There are various ways of declaring and initializing
simplest is to use the constructor taking two
Point A; Point B(2, 2); Path p(A, B); p.draw();
Paths created in this way are important, because they are
guaranteed to be linear, as long as no operations are performed on them
that cause them to become non-linear.
Paths can be used to find intersections.
See Path Intersections.
Paths can be declared and initialized using a single connector
and an arbitrary number of
Points. The first argument is a
string specifying the connector. It is followed by a
bool, indicating whether the
Path is cyclical or not. Then, an arbitrary number of
Point follow. The last argument must be 0.1
Point p; p.shift(1); p.set(1, 2, 2); p.set(1, 0, 2); Path pa("--", true, &p, &p, &p, 0); pa.draw();
Another constructor must be used for
more than one connector and an arbitrary number of
The argument list starts with a pointer to
Point, followed by
string for the first connector. Then,
Point arguments alternate with
for the connectors.
Again, the list of arguments ends in 0. There is no
need for a
bool to indicate whether the
Path is cyclical
or not; if it is, the last non-zero argument will be a connector,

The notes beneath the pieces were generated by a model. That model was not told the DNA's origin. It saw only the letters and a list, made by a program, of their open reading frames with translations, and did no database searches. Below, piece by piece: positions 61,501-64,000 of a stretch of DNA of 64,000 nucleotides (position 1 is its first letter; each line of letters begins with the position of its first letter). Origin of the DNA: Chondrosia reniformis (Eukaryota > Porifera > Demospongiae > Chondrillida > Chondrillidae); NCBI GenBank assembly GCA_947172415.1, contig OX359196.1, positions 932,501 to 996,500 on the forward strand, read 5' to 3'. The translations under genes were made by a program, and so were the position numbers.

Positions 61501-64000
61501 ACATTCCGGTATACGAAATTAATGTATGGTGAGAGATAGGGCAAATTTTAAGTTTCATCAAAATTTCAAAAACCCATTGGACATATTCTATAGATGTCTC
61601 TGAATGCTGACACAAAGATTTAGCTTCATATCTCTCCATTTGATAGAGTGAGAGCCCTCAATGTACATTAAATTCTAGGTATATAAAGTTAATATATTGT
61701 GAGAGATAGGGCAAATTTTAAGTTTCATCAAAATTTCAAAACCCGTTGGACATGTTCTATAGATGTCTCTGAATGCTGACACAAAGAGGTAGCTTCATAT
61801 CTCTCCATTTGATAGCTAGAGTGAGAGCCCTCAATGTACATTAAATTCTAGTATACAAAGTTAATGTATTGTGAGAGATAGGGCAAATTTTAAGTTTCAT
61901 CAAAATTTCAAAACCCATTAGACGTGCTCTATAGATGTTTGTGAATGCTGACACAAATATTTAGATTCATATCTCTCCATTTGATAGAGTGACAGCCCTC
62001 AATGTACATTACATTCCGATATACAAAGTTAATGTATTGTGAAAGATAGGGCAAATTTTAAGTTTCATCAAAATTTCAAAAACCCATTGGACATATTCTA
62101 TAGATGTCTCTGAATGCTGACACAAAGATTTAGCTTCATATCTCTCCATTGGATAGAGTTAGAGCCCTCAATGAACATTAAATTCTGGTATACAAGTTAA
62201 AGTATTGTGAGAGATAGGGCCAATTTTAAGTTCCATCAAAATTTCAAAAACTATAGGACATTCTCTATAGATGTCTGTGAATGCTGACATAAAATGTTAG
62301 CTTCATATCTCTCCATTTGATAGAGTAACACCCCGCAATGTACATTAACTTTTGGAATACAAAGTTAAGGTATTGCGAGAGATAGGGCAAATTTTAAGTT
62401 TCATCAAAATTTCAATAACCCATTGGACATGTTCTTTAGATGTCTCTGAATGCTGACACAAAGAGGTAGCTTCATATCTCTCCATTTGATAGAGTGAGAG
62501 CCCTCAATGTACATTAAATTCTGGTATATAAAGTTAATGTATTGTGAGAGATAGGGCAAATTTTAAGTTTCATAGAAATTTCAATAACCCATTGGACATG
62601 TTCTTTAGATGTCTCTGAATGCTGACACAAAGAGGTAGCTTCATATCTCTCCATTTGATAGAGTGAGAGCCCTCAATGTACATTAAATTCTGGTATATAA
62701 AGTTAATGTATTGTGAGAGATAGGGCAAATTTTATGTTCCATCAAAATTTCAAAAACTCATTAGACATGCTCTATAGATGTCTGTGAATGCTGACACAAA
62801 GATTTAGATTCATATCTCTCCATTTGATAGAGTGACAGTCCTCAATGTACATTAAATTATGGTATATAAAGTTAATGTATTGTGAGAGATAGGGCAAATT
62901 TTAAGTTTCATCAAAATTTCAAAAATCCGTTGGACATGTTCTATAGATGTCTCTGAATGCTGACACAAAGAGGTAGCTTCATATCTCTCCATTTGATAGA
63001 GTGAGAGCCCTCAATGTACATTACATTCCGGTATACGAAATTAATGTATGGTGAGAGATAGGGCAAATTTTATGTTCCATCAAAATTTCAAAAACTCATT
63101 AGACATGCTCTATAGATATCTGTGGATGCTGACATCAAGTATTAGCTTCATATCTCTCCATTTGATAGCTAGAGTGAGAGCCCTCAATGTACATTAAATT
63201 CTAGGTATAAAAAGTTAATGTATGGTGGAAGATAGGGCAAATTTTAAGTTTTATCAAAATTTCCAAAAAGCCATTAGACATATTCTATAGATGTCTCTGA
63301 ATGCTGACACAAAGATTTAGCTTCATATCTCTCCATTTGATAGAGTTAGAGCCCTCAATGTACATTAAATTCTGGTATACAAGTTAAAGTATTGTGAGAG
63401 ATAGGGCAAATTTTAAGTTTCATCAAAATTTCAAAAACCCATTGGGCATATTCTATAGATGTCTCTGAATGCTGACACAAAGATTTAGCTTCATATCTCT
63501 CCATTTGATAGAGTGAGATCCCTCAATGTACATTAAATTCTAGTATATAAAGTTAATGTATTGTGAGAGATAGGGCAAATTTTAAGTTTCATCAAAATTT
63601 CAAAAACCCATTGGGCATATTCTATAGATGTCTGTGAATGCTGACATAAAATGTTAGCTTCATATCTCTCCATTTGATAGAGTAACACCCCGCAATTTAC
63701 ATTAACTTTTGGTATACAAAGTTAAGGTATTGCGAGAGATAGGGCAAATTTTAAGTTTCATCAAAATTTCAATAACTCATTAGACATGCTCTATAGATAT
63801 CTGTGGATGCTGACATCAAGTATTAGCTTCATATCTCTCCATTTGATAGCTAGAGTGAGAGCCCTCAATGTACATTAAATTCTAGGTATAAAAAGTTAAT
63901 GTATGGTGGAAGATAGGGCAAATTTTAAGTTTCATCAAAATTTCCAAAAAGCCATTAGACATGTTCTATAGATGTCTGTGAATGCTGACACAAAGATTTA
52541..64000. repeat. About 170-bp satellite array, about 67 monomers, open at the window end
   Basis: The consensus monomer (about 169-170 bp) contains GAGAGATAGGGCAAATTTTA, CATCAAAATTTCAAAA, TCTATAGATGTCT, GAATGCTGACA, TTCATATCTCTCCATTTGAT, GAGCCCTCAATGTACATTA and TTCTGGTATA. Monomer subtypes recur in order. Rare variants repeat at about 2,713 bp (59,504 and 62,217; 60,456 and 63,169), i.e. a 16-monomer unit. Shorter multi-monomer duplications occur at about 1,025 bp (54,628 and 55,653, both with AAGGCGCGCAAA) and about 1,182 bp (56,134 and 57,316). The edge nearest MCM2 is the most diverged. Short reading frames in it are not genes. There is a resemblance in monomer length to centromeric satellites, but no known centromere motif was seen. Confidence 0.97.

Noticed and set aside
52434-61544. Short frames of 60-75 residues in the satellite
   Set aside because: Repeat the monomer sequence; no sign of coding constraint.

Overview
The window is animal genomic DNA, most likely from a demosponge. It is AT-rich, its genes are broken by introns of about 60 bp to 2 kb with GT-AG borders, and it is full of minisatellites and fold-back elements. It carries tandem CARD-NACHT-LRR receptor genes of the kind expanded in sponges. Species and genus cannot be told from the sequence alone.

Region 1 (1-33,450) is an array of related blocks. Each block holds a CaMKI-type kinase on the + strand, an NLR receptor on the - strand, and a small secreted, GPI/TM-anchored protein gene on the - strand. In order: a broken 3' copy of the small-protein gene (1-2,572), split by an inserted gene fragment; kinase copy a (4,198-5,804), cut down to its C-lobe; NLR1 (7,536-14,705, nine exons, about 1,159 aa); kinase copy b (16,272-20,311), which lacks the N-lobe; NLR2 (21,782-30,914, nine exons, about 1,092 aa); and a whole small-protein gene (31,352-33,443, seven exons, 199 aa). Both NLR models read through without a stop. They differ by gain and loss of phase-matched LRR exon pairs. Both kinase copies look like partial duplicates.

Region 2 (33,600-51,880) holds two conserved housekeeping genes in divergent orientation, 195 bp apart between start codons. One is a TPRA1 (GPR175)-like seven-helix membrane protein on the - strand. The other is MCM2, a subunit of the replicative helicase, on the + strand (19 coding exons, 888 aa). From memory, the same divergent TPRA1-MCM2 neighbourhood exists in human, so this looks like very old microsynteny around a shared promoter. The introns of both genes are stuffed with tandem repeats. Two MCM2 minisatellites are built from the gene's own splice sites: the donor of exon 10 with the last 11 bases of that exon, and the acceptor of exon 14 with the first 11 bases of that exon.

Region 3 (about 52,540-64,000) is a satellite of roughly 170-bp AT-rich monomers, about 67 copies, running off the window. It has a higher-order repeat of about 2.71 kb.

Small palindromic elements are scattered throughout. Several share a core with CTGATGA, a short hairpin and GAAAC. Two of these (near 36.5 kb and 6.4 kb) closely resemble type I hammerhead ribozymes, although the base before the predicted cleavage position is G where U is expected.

otherwise, it will be a pointer to
Point p; p.set(-2); p.set(2); p.set(0, 0, -2); p.set(0, 0, 2); p = p.mediate(p); p = p.mediate(p); p = p.mediate(p); p = p.mediate(p); p *= p *= p *= p.shift(0, 1); Path pa(&p, "..", &p, "...", &p, "..", &p, "...", &p, "..", &p, "...", &p, "..", &p, "...", 0); pa.draw();
As mentioned above (see Accuracy), specifying connectors is
problematic for three-dimensional
because MetaPost ultimately calculates the "most pleasing curve"
based on the two-dimensional points in the MetaPost code written by
For this reason, it's advisable to avoid specifying
tension or control points in connectors.
Points a (3DLDF)
Path or other object contains,
the less freedom MetaPost has to determine the (MetaPost)
So a three-dimensional
other object in 3DLDF should have enough
Points to ensure
satisfactory results. The
Path in [the previous figure]
really have enough
Points. It may require some trial and error
what a sufficient number of
Points is in a given case.
Paths are very flexible, but not always convenient. 3DLDF
provides a number of classes representing common geometric
Shapes, which will be described in subsequent sections, and I
intend to add more in the course of time.
It's easy to forget to use
Point* arguments, rather
Point arguments, and to forget to end the list of
arguments with 0. If plain
Point arguments are used, compilation
fails with GCC. With the DEC compiler, compilation succeeds, but a
memory fault error occurs at run-time. If the argument list doesn't end
in 0, neither compiler signals an error, but a memory fault error always
occurs at run-time.
Knuth, The METAFONTbook, Chapter 14, p. 127.